Schooled By Little Metalmarks

Little Metalmark butterfly, photographed by Jeff Zablow at Shellman Bluff, GA

There they were, finally. Little Metalmark Butterflies. Shellman Bluff, Georgia, along the eastern coast of the USA. Months of anticipation, and there I was with Nancy and John. I should have expected them to be tiny, but truth be told, I was taken aback, for they were smaller than tiny. They were tinier than tiny.

They were methodically nectaring on this tiny yellow blooms, and they all but posed, as they slowly worked the flowers, one after another.

I’ll admit to a bit of personal bravado, me thinking that I will leave there with several excellent exposures of these flying gems. I especially wanted to capture images with those silvery hindwing bands, smartly reflecting the strong Georgia sun.

And? Well I’ve studied and restudied the 6 or so exposures that I didn’t pitch into the trash. This one, for instance does Pop! those silvery bands, features other decent Little Metalmark shares (one good antenna, an OK abdomen and a decent eye capture).

17% overconfident Jeff, got schooled by those Metalmarks. Why?

They were so tiny that they required that I crouch over in a very uncomfortable position, that awkward twist of body became increasingly difficult to sustain. They did move across the flower, forcing frequent movement and camera adjustment, then they would fly some 2-3 feet to another flower, sending me following them, into yet another and another pronounced crouch. Soon the sweat begin beading up on my forehead and then, sweat would trickle down over eyes, the Georgia morning humidity soon semi-blinding me, salt in the eyes.

This was before I upgraded to my Canon 100mm/2.8 IS (Image Stabilization) lens. IS lenses compensate for the almost imperceptible sway that moves the camera lens when you shoot such tinies in such challenging shoots.

So, yes, those Little Metalmarks schooled me, learned me good, to not come into the field fully expecting to land the big one, so to speak. Beware specks of butterflies on minuscule flowers, on steamy hot mornings , for the odds of copping a dropdead gorgeous image of the bejeweled Little Metalmark favor Las Vegas, and not the boy from Brooklyn!

Jeff

The Siren’s Call (Hairstreak Version)

Edwards Hairstreak Butterfly photographed by Jeff Zablow at Lynx Prairie, OH

Angela urged us to join them in western Ohio, June 2017. She repeated that Adams County was full of surprises. I liked that idea, visiting Adams County, the southernmost Ohio, with Kentucky just miles away.

After 2 days in the Dayton, Ohio area, I knew Angela knew good places, with good stuff. Give an example? That’s how I saw my first Showy Lady Slipper Orchids. It took about a lifetime, but yes, they were extraordinary.

Hours south of Dayton, we were in Lynx Prairie Preserve, Adams County, Ohio. Battle stations!! So so much new, beautiful and never seen before.

A fresh flight of hairstreak butterflies was all about. I saw this one, shown here, my first Edwards Hairstreaks. Fresh Edwards Hairstreaks. They, not quick to flee on your approach. Sporting my new Canon Macro- 100mm/2.8 IS lens, I approached, shot and OMG! they are bejeweled. I robotically move closer, shot. Each time I look into my camera, the hindwing ventral (underside) markings stunned with their beauty.

It was the siren’s call to me, move in, be amazed, move in some more, and revel, Yep, revel. You get quiet, respectful. This time the siren’s call rewarded.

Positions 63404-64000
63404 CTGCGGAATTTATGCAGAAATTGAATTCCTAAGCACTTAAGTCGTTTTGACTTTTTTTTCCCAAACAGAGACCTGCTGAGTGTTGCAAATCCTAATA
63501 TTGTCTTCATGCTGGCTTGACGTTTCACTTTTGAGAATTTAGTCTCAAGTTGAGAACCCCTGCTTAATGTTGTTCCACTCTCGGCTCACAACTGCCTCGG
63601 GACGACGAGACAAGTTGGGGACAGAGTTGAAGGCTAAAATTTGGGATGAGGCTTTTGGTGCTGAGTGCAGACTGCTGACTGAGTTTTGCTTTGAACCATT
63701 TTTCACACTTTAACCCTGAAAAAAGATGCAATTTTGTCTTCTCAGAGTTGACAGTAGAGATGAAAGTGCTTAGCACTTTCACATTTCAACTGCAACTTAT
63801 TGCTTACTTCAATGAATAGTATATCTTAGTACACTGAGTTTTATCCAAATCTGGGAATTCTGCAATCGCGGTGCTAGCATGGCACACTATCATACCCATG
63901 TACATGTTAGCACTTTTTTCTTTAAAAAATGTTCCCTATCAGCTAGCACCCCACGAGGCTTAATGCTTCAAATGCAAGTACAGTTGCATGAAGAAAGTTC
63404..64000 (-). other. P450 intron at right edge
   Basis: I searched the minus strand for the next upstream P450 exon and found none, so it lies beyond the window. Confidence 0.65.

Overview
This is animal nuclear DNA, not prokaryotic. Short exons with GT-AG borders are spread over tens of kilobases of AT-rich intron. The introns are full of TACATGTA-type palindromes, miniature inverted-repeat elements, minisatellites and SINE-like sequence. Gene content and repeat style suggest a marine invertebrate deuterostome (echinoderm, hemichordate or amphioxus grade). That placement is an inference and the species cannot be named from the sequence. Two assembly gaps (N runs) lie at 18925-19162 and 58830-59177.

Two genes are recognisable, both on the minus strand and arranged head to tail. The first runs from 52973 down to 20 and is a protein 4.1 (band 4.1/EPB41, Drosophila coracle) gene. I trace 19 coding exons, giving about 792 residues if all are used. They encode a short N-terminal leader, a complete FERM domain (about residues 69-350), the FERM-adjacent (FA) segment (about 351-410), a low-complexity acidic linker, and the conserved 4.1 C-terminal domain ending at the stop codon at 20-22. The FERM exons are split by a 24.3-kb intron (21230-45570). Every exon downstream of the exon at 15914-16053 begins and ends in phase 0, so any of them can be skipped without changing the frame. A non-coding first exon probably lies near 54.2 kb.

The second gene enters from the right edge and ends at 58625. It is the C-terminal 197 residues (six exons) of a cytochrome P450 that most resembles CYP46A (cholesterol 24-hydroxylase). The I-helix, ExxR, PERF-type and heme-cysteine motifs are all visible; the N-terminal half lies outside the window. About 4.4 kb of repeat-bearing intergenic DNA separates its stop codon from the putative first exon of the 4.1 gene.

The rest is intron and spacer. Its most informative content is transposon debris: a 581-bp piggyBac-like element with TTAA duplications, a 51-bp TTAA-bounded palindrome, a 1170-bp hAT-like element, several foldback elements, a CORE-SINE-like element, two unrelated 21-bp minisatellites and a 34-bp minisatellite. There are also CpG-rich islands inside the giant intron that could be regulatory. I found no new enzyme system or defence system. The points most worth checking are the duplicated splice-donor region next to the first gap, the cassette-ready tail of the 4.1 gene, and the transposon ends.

Jeff, still smiling, after Edwards, Northern Metalmarks, Coral Hairstreaks, Monarchs,That mystery Fritillary, Great Spangled Fritillaries . . .  and the first time I ever saw Coneflower and Indian Paintbrush happily at home, in the land they belong in.

Jeff

Fatal Metalmark Butterfly

Fatal Metalmark butterfly (2) photographed by Jeff Zablow at the National Butterfly Center, Mission, TX

Another dividend collected from my late December 2017 trip to the Lower Rio Grande Valley. When I was shown this tiny metalmark, I was really Happy, so Happy. I met a Little Metalmark butterfly in Shellman Bluff, Georgia in 2016. In June of 2017 I met dozens and dozens of Northern Metalmarks in Adams County, Ohio, just miles from the Kentucky border.

This Fatal Metalmark butterfly is now my 3rd metalmark from Texas, and the southern reaches of New Mexico, Arizona and California.

All the metalmarks I’ve seen are especially small. They all move, fly and rest with much conviction and self-assurance. Have I completed my metalmark campaign? Uh, no. There remain 22 metalmarks found in the 48 U.S. states that I’ve not yet been introduced to.

Any leads?

Jeff

 

 

WingedBeauty Marks Three of Twenty-five Species of Metalmarks!

Little Metalmark butterfly on bloom, photographed by Jeff Zablow at Shellman Bluff, GA

New Year’s Eve, December 31st, 2015 came and went, and I still hadn’t seen a Metalmark. Come 2016, and see here; I fixed that. Here we are with a rather fine looking right forewing and hindwing, of a Little Metalmark, in Shellman Bluff, Georgia. Meeting up with this Oh So Tiny flying winged beauty? Good, very good.

Angela and Barbara Ann invited me to join them in very south-central Ohio, and there I found as many as 50 Northern Metalmarks. How Happy I was that morning! Seems that I just love Metalmarks. I strive to capture the reflection of sunlight off of those scintillating ribbons of silvery strips. Here, I just about did, sort of almost.

Just weeks ago, I was in the Lower Rio Grande Valley of Texas, and at the National Butterfly Center, I saw Fatal Metalmarks. I will soon share these images.

Now I’m an owner of A Swift Guide to Butterflies of North America (Glassberg, 2017), and my education continues. There are 25 species of Metalmarks that fly in the United States. Some are residents here, others are uncommon migrants.

25 Species! What does one do, when one has seen 3 of 25, and just loves meeting new Metalmarks? What?

Jeff